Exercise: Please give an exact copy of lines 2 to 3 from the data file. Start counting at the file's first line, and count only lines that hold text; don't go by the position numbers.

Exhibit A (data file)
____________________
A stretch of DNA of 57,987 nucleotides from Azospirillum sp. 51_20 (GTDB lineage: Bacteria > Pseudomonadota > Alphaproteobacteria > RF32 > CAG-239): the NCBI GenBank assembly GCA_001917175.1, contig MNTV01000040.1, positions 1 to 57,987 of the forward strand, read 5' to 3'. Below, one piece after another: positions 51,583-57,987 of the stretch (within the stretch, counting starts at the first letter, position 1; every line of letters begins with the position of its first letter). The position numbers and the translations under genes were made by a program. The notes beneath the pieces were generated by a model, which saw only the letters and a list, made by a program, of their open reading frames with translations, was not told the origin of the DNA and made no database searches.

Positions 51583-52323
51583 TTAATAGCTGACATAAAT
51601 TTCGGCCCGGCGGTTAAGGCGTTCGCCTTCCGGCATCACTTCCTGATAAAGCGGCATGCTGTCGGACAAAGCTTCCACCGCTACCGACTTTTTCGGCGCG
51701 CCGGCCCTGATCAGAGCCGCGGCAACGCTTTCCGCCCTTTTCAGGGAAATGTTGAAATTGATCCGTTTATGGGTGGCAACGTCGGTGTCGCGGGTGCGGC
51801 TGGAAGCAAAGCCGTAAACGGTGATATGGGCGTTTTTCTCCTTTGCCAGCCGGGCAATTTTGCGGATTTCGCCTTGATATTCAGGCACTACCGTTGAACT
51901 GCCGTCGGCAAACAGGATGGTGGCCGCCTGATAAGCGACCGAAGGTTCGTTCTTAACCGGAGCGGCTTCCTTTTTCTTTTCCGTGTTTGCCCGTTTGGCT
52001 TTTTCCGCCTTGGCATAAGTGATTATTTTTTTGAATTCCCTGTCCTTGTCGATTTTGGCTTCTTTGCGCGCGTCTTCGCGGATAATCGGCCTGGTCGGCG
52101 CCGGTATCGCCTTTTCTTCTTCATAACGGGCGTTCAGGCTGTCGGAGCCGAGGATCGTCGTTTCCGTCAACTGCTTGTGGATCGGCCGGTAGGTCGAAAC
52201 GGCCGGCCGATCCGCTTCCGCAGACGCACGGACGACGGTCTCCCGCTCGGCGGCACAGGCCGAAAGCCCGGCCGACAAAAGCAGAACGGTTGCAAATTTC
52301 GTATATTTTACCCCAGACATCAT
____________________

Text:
Positions 51583-52323
51583 TTAATAGCTGACATAAAT